Stephen Slevin Awarded $15.5 Million After 2 Years Forgotten in Solitary Confinement
Former New Mexico inmate Stephen Slevin has been awarded $15.5 million in damages after Dona Ana County Jail officials locked him in solitary confinement, then essentially forgot about him for 22 months. Slevin faced drunk driving charges, but his case never went to trial and he was never convicted.
According to spokespersons, Slevin was separated from the general jail population because of his "history of mental illness." His condition has since worsened, and he now suffers from post-traumatic stress disorder. Appropriately, he is a millionaire for his troubles. But his situation raises important questions about the use of solitary confinement and the institutional treatment of mentally ill inmates.
The details of Slevin’s plight are gruesome. During his imprisonment, he grew facial fungus, bed sores, lost significant weight, and developed a dental infection that eventually forced him to extract his own tooth. He suffered about five anxiety attacks per day, and never received any medical attention. Slevin also protested his treatment daily, writing letters and begging with guards, but his pleas were routinely dismissed.
During the lawsuit’s pre-trial motions, county representatives denied allegations of lack of medical care, along with almost every other charge. But they eventually changed their tune. They pointed out that Slevin’s treatment was indeed a failure of the jail system and of the "legal community" as well. They make a valid point: for 22 months, no charges were formally made, no trial date set, and no legal representatives came for Slevin.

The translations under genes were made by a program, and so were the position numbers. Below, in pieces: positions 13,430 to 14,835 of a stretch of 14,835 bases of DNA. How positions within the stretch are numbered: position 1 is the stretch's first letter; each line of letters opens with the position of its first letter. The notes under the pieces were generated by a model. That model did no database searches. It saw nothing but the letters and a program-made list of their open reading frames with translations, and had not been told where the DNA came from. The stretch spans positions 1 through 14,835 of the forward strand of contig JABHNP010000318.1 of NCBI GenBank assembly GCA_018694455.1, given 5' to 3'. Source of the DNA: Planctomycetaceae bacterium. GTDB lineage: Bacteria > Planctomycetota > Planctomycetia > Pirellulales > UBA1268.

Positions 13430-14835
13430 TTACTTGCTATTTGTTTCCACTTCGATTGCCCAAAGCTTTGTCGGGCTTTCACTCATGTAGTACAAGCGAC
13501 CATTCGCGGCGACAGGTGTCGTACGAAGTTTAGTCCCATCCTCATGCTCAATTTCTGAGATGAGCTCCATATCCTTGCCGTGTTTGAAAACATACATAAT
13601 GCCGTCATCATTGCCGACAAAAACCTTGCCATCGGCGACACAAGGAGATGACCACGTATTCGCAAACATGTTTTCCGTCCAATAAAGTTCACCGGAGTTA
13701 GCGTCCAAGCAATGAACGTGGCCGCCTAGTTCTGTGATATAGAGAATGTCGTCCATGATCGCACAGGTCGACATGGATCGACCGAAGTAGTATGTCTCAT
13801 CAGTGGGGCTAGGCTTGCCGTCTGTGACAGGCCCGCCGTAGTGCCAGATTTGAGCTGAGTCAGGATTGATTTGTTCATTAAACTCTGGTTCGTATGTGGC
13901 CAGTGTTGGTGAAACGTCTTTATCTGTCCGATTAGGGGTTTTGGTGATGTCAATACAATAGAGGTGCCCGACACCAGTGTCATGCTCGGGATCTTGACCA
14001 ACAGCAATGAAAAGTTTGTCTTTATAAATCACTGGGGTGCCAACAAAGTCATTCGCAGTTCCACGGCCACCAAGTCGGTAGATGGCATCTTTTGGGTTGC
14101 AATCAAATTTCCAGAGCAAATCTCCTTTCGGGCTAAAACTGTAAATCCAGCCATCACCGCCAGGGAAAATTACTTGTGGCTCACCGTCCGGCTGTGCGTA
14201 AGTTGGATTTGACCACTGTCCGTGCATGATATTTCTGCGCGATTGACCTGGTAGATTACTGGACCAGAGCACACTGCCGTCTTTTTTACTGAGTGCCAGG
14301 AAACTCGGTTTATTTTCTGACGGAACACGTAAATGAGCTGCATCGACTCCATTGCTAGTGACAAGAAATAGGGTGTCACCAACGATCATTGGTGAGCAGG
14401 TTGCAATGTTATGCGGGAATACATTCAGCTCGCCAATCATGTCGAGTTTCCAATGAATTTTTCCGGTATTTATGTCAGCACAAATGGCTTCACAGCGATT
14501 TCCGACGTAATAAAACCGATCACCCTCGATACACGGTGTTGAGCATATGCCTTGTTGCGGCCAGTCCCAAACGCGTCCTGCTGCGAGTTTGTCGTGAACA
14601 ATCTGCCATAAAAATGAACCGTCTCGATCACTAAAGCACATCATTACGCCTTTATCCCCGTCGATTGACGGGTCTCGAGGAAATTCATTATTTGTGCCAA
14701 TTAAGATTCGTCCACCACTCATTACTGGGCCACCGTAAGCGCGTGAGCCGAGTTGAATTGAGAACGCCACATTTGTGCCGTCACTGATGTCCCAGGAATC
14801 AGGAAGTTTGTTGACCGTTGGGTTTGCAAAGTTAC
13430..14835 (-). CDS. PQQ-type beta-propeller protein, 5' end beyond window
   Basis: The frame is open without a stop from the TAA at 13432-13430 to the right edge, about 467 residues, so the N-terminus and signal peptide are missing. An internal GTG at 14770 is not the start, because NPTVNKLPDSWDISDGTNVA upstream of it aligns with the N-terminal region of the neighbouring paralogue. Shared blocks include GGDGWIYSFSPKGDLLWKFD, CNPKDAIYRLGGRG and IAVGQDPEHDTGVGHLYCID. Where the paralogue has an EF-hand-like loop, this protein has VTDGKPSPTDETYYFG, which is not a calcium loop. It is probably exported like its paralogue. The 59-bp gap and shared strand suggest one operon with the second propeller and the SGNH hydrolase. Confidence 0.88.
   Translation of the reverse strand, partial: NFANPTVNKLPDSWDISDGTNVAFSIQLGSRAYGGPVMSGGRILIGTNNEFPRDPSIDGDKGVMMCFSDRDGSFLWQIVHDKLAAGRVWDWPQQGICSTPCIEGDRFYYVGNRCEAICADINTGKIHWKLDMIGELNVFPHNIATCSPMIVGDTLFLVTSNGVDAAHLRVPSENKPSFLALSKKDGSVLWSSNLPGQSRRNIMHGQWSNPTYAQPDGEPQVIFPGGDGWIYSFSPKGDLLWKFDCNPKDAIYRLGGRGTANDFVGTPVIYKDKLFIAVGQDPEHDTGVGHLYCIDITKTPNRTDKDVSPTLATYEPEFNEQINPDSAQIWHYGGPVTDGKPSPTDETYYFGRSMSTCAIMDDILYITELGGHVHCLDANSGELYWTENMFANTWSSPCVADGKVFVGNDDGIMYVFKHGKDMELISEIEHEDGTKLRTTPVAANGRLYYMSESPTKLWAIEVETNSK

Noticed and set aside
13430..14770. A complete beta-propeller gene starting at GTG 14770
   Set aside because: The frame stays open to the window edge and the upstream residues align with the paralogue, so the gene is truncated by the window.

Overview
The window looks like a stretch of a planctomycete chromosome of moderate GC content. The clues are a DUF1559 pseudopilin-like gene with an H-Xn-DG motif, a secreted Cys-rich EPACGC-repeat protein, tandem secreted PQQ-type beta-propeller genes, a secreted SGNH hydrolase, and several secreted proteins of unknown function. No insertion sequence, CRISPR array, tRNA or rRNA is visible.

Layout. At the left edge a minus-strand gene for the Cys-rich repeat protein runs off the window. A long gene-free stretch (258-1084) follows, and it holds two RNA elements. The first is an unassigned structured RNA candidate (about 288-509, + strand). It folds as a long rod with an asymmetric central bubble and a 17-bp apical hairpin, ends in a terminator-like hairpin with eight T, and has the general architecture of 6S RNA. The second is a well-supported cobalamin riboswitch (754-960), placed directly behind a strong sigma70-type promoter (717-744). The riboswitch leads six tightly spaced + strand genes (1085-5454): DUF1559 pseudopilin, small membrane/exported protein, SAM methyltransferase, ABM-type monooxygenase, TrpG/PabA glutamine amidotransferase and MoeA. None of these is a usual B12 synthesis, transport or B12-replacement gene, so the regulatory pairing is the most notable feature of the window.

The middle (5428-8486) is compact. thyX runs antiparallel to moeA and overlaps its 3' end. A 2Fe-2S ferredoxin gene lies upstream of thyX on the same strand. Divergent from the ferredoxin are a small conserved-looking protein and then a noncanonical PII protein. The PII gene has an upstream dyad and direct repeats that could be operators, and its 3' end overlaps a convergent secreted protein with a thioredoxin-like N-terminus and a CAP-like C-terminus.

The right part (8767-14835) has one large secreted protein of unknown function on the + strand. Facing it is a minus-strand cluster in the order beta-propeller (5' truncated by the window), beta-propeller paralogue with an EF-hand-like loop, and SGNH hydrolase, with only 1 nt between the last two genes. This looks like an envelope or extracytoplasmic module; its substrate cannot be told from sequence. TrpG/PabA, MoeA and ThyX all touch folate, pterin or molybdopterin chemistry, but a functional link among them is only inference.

Recent coverage implies that Slevin has no family to speak of. When he was arrested and locked up in 2005, clearly no one came for him. He is alone during on-camera interviews, with no friend, partner, or family member by his side in support. And in a society where people with mental illness are consistently stigmatized, misunderstood, and forgotten, the ease with which this man fell through the cracks of the judicial system is both angering and indicative of much broader problems.
Foremost is the justification for his solitary confinement. Jailers separated him because of his mental illness, but nothing else was done to meet his health care needs. As of last year, studies indicated that it costs $31,307 annually to imprison one person. 2.4 million people are behind bars nationwide. Responsible taxpayers should demand that far more of this money be allocated for rehab and health care efforts.
Another major concern is the use of solitary confinement itself. Matthew Coyte, Slevin’s attorney, states that he and his client hope this case will help stop its usage nationwide. "Other countries recognize it as a form of torture," he says, "whereas America uses it as a routine method of incarceration." It’s an important point, and one worth discussing in a culture that places far greater emphasis on draconian punishment than rehabilitation.
This incident is a prime opportunity for New Mexico to lead the charge in this respect. Authorities and CNN have already claimed Dona Ana County is taking "bold steps" to improve its jail, making it "the model for detention centers and the care of the mentally ill in the state of New Mexico." Only time will tell.
But Stephen Slevin must still live with this horrific incident ingrained in his psyche. What the future holds for him is anyone's guess.